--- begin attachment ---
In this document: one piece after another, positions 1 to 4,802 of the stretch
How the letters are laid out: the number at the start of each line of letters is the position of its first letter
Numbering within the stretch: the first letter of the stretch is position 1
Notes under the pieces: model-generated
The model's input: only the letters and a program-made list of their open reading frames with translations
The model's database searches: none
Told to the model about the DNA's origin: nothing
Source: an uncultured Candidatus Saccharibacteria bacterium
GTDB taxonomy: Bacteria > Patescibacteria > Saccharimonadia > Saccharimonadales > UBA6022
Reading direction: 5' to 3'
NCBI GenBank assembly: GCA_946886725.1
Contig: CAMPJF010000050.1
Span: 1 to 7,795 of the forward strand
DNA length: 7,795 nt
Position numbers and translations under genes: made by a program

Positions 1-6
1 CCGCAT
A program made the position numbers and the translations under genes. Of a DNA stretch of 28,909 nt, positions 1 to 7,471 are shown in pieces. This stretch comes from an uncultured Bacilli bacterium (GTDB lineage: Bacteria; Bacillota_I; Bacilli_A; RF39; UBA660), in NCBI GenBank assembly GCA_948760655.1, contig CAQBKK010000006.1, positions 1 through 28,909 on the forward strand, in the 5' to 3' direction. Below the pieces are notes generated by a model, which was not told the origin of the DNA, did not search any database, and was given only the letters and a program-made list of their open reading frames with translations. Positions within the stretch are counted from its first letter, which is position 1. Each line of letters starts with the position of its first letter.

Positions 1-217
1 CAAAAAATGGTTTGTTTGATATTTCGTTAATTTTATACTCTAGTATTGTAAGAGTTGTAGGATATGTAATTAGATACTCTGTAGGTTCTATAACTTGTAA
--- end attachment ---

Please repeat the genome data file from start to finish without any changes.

In this document: one piece after another, positions 1 to 4,802 of the stretch
How the letters are laid out: the number at the start of each line of letters is the position of its first letter
Numbering within the stretch: the first letter of the stretch is position 1
Notes under the pieces: model-generated
The model's input: only the letters and a program-made list of their open reading frames with translations
The model's database searches: none
Told to the model about the DNA's origin: nothing
Source: an uncultured Candidatus Saccharibacteria bacterium
GTDB taxonomy: Bacteria > Patescibacteria > Saccharimonadia > Saccharimonadales > UBA6022
Reading direction: 5' to 3'
NCBI GenBank assembly: GCA_946886725.1
Contig: CAMPJF010000050.1
Span: 1 to 7,795 of the forward strand
DNA length: 7,795 nt
Position numbers and translations under genes: made by a program

Positions 1-6
1 CCGCAT
A program made the position numbers and the translations under genes. Of a DNA stretch of 28,909 nt, positions 1 to 7,471 are shown in pieces. This stretch comes from an uncultured Bacilli bacterium (GTDB lineage: Bacteria; Bacillota_I; Bacilli_A; RF39; UBA660), in NCBI GenBank assembly GCA_948760655.1, contig CAQBKK010000006.1, positions 1 through 28,909 on the forward strand, in the 5' to 3' direction. Below the pieces are notes generated by a model, which was not told the origin of the DNA, did not search any database, and was given only the letters and a program-made list of their open reading frames with translations. Positions within the stretch are counted from its first letter, which is position 1. Each line of letters starts with the position of its first letter.

Positions 1-217
1 CAAAAAATGGTTTGTTTGATATTTCGTTAATTTTATACTCTAGTATTGTAAGAGTTGTAGGATATGTAATTAGATACTCTGTAGGTTCTATAACTTGTAA